NEXT time you are on a flight, you might be confused to see it 'raining' from the overhead lockers.
While the "rain in the plane" isn't anything to worry about regarding the flight, passengers may be confused as to why the ceiling seems to be 'leaking'.
Between the cabin ceiling and the top of the fuselage is a space called the "dome," according to Forbes.
And when warm air from the cabin and outside gets into this dome, and the fuselage cools to lows of 54C, this creates a frost which then becomes condensation particles.
This then seeps into the insulation panels of the cabin – which eventually seaps through into the cabin, causing the "rain".
Not only is this gross for passengers, but it can also create mould and fungus in the blankets – which will then be dripping on you.
A new Swedish company called CTT Systems has created an anti-condensation system, similar to a dehumidifier, which stops the insulation blankets soaking up the water, which can often hold up to six times their weight.
They explain: “We create a dry air barrier that prevents moist air from reaching the cabin. If there is water in the insulation blankets, the dry air absorbs the moisture.
"As it is constantly blown into the [dome] space, it creates a positive flow that goes back into the cabin through [vents] in the ceiling. Then it follows the normal air stream out of the aircraft.”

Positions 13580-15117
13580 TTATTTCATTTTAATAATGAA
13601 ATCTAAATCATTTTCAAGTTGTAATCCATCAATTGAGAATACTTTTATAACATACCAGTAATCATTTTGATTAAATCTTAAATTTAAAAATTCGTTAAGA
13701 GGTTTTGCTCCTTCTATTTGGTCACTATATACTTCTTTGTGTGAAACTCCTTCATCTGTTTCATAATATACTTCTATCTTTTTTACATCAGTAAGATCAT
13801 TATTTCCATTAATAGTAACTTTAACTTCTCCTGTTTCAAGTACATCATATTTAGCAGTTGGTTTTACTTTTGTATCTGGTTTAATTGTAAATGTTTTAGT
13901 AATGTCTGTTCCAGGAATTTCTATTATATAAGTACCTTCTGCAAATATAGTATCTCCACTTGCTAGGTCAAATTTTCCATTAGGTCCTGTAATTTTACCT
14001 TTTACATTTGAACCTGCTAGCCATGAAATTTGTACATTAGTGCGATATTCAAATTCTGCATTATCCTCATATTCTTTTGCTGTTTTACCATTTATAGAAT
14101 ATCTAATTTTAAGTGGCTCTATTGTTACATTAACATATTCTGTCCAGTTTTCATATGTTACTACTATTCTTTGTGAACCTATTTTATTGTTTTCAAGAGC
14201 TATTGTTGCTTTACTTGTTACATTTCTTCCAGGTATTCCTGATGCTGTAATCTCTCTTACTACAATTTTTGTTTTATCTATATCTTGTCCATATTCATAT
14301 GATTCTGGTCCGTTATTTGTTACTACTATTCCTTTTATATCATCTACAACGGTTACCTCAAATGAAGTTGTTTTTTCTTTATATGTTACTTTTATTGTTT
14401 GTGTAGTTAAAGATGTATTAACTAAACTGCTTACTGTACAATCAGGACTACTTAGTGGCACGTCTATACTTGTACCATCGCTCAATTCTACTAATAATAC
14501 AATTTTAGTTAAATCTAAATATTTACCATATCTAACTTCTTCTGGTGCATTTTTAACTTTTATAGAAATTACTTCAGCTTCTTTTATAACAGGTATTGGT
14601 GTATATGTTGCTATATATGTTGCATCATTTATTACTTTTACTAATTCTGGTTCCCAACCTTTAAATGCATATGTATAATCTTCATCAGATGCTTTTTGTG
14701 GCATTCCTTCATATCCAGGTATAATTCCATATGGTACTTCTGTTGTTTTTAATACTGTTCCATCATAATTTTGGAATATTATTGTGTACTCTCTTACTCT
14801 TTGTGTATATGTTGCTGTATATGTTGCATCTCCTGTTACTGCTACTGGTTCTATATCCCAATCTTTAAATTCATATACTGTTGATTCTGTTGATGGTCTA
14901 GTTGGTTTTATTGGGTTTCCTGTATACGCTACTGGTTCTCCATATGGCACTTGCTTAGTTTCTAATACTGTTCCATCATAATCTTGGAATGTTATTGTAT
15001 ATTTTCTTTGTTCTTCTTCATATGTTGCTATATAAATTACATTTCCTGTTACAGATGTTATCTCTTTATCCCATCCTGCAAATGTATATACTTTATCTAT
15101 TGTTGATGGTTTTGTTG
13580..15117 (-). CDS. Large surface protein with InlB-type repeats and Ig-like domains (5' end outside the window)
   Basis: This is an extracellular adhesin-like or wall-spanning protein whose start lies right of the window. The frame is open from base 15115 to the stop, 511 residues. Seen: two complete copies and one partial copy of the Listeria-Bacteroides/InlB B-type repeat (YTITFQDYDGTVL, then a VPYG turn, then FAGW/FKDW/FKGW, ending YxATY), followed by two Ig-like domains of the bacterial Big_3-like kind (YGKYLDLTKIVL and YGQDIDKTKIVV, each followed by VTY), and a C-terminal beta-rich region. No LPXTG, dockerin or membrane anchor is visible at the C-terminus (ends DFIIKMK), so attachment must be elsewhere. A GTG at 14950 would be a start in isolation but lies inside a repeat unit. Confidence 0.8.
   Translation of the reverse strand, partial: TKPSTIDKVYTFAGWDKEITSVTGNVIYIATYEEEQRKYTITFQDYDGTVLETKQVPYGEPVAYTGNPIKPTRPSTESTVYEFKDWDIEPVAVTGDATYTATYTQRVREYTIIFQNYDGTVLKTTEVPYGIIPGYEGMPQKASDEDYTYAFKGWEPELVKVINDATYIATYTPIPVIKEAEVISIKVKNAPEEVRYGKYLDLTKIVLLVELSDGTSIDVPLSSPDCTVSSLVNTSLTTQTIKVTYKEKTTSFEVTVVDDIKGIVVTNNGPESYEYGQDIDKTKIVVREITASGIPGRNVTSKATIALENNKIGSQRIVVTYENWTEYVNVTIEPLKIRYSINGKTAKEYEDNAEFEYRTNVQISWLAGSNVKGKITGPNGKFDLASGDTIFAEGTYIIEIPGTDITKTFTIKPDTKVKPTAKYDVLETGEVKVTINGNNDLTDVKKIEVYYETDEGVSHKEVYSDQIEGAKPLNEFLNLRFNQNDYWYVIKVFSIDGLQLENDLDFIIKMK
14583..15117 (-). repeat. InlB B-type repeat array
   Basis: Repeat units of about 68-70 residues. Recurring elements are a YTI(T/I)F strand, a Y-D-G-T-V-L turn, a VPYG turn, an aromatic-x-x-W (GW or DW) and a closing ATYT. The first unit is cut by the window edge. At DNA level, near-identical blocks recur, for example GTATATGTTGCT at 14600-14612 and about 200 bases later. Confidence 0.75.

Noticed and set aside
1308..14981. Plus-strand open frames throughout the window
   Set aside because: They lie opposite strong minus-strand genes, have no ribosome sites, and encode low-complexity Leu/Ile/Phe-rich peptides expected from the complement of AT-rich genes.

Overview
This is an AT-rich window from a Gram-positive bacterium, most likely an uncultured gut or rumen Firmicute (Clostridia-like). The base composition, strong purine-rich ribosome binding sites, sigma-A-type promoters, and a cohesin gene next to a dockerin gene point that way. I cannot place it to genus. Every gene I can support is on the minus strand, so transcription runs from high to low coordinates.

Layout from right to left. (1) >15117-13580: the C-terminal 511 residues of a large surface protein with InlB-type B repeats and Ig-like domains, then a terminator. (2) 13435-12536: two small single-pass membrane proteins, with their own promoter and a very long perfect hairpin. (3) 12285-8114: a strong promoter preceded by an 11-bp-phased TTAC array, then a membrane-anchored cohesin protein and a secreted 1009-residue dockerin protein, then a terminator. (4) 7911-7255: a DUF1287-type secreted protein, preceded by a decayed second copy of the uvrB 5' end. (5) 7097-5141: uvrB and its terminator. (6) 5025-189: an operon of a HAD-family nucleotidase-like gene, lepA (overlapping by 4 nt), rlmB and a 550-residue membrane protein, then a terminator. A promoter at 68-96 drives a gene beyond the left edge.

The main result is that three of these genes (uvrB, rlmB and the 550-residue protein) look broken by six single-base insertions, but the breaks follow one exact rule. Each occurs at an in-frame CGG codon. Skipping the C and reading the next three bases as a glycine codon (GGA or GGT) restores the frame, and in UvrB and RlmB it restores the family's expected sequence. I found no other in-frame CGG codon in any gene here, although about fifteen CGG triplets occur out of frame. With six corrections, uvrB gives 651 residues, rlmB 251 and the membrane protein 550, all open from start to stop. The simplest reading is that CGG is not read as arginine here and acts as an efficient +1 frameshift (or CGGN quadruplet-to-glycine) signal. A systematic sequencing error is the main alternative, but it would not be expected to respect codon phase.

However, until this is rolled out across all airlines, you don't need to worry about the plane leaking on you next time you fly.
There are sometime reasons to be concerned on a flight.
In 2019, a honeymooning couple were left terrified after they realised the plane emergency exit was leaking before their eight hour flight home, although the airline said it was due to heavy weather outside.
And one passenger was forced to cover himself with a blanket after a brown liquid dripped on him from the lockers during a flight.
Here are some of the other plane features you may not have noticed.
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